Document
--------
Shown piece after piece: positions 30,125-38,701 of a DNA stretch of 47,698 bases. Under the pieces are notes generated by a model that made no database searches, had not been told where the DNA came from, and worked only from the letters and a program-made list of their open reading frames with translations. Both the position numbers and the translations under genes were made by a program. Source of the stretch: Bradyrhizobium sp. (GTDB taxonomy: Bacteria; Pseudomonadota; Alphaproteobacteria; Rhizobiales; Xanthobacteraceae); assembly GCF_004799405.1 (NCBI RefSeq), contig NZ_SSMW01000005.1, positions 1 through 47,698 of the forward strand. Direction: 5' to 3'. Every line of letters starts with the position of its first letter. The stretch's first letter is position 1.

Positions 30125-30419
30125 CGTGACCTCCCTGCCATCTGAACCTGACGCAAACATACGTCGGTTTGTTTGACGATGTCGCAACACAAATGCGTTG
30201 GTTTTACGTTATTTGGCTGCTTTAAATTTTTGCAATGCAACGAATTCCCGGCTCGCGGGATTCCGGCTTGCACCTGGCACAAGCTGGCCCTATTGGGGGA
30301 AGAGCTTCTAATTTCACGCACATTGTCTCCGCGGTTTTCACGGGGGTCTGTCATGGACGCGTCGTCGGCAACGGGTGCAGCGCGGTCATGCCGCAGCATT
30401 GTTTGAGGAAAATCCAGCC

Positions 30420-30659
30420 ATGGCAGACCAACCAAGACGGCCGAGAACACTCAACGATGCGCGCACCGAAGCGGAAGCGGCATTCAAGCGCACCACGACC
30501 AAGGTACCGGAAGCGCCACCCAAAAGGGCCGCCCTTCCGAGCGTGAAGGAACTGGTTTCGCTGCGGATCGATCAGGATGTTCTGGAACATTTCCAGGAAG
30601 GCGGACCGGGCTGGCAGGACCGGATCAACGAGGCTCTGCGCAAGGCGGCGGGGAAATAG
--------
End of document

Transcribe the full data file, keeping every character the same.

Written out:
Shown piece after piece: positions 30,125-38,701 of a DNA stretch of 47,698 bases. Under the pieces are notes generated by a model that made no database searches, had not been told where the DNA came from, and worked only from the letters and a program-made list of their open reading frames with translations. Both the position numbers and the translations under genes were made by a program. Source of the stretch: Bradyrhizobium sp. (GTDB taxonomy: Bacteria; Pseudomonadota; Alphaproteobacteria; Rhizobiales; Xanthobacteraceae); assembly GCF_004799405.1 (NCBI RefSeq), contig NZ_SSMW01000005.1, positions 1 through 47,698 of the forward strand. Direction: 5' to 3'. Every line of letters starts with the position of its first letter. The stretch's first letter is position 1.

Positions 30125-30419
30125 CGTGACCTCCCTGCCATCTGAACCTGACGCAAACATACGTCGGTTTGTTTGACGATGTCGCAACACAAATGCGTTG
30201 GTTTTACGTTATTTGGCTGCTTTAAATTTTTGCAATGCAACGAATTCCCGGCTCGCGGGATTCCGGCTTGCACCTGGCACAAGCTGGCCCTATTGGGGGA
30301 AGAGCTTCTAATTTCACGCACATTGTCTCCGCGGTTTTCACGGGGGTCTGTCATGGACGCGTCGTCGGCAACGGGTGCAGCGCGGTCATGCCGCAGCATT
30401 GTTTGAGGAAAATCCAGCC

Positions 30420-30659
30420 ATGGCAGACCAACCAAGACGGCCGAGAACACTCAACGATGCGCGCACCGAAGCGGAAGCGGCATTCAAGCGCACCACGACC
30501 AAGGTACCGGAAGCGCCACCCAAAAGGGCCGCCCTTCCGAGCGTGAAGGAACTGGTTTCGCTGCGGATCGATCAGGATGTTCTGGAACATTTCCAGGAAG
30601 GCGGACCGGGCTGGCAGGACCGGATCAACGAGGCTCTGCGCAAGGCGGCGGGGAAATAG